The son of an old friend is doing a photography course at a university overseas, and has come up against DOF, the contraction for Depth Of Field.
What’s DOF? Quite simply, it is Depth Of Field, and mastery of DOF really is the second rule of photography in my opinion. Before you ask, the first rule is to walk several meters closer to the subject and fill the frame!
The Depth Of Field in any picture can often make or break the entire photograph, but knowing how to manipulate the depth of field improves your photography instantly!
The term DOF refers to an optical one and depends solely on the lens being used and the aperture selected. Altering the shutter speed, does not change the Depth of Field.
Depth of Field really refers to the zone of “sharpness” (or being in acceptable focus) from foreground items to background items in any photograph. This is different from what the eye sees, as the eye can instantly focus on near and far objects, giving the impression that everything in your field of vision is in sharp focus. The camera, however, gives you a slice of time.
The first concept to remember is “1/3rd forwards and 2/3rds back.” Again this is a law of optical physics, but means that the DOF, from foreground to background in your photograph can be measured, and from the focus point in the photo, extends towards you by one third and extends away from the focus point by two thirds.
For those of you with SLR’s, especially the older manual focus SLR’s, you will even find a series of marks on the focusing ring of the lens to indicate the Depth of Field that is possible with that lens.
Take a look at this week’s photograph, and look at the background. It has been made into a soft blur. How did I change this DOF sharpness? Answer, with a flick of the wrist!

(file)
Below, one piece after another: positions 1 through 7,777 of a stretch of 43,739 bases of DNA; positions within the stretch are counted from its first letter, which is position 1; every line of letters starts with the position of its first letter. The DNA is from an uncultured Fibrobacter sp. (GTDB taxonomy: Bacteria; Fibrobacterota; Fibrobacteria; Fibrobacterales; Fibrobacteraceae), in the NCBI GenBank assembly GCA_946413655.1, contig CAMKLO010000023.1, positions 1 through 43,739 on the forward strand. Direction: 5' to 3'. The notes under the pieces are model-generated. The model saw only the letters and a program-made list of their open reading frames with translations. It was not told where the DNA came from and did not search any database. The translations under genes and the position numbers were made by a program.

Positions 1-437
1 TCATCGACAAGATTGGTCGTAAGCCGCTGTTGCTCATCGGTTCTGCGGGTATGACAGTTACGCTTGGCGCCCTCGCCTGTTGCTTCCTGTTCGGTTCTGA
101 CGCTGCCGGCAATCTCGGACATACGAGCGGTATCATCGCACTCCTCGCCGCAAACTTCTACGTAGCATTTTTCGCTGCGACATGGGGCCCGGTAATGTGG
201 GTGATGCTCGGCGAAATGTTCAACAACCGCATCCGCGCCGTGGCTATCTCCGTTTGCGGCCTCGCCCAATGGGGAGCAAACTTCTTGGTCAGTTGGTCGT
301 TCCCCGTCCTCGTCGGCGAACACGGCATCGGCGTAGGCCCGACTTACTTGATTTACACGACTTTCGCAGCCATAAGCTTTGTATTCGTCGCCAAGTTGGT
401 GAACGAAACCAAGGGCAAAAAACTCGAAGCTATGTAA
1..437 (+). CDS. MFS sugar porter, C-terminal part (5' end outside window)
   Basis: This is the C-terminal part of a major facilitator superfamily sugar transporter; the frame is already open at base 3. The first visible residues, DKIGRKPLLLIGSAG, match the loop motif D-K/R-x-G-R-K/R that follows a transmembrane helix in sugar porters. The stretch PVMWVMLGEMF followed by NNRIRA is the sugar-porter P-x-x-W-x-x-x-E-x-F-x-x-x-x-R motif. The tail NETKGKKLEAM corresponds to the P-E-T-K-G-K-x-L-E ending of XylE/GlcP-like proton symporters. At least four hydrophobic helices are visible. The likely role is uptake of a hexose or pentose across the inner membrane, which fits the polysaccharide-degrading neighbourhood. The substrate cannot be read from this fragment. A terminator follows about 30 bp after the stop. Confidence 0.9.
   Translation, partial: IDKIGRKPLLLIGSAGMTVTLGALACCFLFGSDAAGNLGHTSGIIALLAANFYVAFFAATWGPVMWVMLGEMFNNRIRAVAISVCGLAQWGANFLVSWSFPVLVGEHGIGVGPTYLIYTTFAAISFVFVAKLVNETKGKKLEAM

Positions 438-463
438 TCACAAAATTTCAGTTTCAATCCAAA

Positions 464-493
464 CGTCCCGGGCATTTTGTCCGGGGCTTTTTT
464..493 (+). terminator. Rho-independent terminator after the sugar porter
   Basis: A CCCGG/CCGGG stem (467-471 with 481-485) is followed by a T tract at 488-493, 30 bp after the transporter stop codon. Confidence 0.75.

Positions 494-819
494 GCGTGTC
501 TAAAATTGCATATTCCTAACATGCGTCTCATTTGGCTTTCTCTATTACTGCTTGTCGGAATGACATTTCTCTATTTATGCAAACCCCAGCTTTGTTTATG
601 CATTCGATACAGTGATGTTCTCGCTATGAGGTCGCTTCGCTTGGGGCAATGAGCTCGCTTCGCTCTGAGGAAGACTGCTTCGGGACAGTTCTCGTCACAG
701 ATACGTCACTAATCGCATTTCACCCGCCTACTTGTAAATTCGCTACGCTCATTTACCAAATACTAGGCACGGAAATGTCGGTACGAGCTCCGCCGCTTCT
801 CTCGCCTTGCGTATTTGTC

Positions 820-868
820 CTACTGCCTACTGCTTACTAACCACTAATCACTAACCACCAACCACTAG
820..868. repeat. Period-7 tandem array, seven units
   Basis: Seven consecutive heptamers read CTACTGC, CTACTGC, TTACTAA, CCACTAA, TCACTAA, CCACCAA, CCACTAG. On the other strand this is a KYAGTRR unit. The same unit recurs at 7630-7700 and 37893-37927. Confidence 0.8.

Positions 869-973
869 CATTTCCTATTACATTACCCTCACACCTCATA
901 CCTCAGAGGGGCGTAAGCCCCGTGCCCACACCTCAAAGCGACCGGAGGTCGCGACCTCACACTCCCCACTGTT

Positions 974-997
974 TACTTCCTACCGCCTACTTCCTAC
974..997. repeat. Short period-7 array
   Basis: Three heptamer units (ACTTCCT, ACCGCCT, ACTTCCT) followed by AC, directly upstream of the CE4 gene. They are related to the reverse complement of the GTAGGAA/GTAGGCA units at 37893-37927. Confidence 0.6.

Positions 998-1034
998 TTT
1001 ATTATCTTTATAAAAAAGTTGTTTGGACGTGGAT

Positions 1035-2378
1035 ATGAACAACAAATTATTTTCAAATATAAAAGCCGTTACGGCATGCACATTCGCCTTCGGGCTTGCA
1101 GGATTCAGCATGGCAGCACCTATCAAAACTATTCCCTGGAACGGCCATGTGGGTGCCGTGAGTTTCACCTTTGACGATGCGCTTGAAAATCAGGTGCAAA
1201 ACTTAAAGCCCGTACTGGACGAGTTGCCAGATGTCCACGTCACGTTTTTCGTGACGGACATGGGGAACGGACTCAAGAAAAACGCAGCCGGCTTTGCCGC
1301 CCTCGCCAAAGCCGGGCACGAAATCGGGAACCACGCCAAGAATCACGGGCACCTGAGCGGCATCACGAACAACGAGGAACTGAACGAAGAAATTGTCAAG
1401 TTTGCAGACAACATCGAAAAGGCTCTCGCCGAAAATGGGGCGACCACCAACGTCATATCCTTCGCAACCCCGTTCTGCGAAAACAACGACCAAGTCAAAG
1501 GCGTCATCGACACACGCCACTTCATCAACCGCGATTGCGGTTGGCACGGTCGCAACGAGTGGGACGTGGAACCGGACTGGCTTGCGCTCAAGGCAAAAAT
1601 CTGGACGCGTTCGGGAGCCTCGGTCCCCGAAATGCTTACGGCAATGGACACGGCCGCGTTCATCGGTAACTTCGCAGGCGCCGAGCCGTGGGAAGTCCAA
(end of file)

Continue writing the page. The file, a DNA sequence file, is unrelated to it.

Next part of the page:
You see, for each focal length of lens, the DOF possible is altered by the Aperture. The rule here is simple – the higher the Aperture number, the greater the DOF and the lower the Aperture number, the shorter the DOF. In simple terms, for any given lens, you get greater front to back sharpness with f22 and you get very short front to back sharpness at f4.
For example, using a 24 mm focal length lens focused on an object 2 meters away – if you select f22, the DOF runs from just over 0.5 meter to 5 meters (4.5 meters total), but if you select f11 it only runs from 1 m to 4 m (3 m total) and if you choose f5.6 the Depth of Field is only from 1.5 m to 3 m (1.5 m total).
On the other hand, using a longer 135 mm focal length lens focused at the same point 2 meters away, you get the following Depths of Field – at f22 it runs from 1.9 m to 2.2 m (0.3 m) and at f5.6 it is 1.95 m to 2.1 m (a total of 0.15 m).
Analysis of all these initially confusing, numbers gives you now complete mastery of DOF in any of your photographs. Simply put another way – the higher the Aperture number, the greater the DOF; the smaller the Aperture number the smaller the DOF; plus the longer the lens, the shorter the DOF, the shorter the lens, the longer the DOF (just remember the ‘opposites’ – the longer gives shorter).
Now to apply this formula – when shooting a landscape for example, where you want great detail from the foreground, right the way through to the mountains five kilometers away, then use a short lens (24 mm is ideal) set at f22 and focused on a point about 2 km away.
On the other hand, when shooting a portrait where you only want to have the eyes and mouth in sharp focus you would use a longer lens (and here the 135 is ideal) and a smaller Aperture number of around f5.6 to f4 and focus directly on the eyes to give that ultra short Depth of Field required.
These optical laws hold good for all cameras, even digital.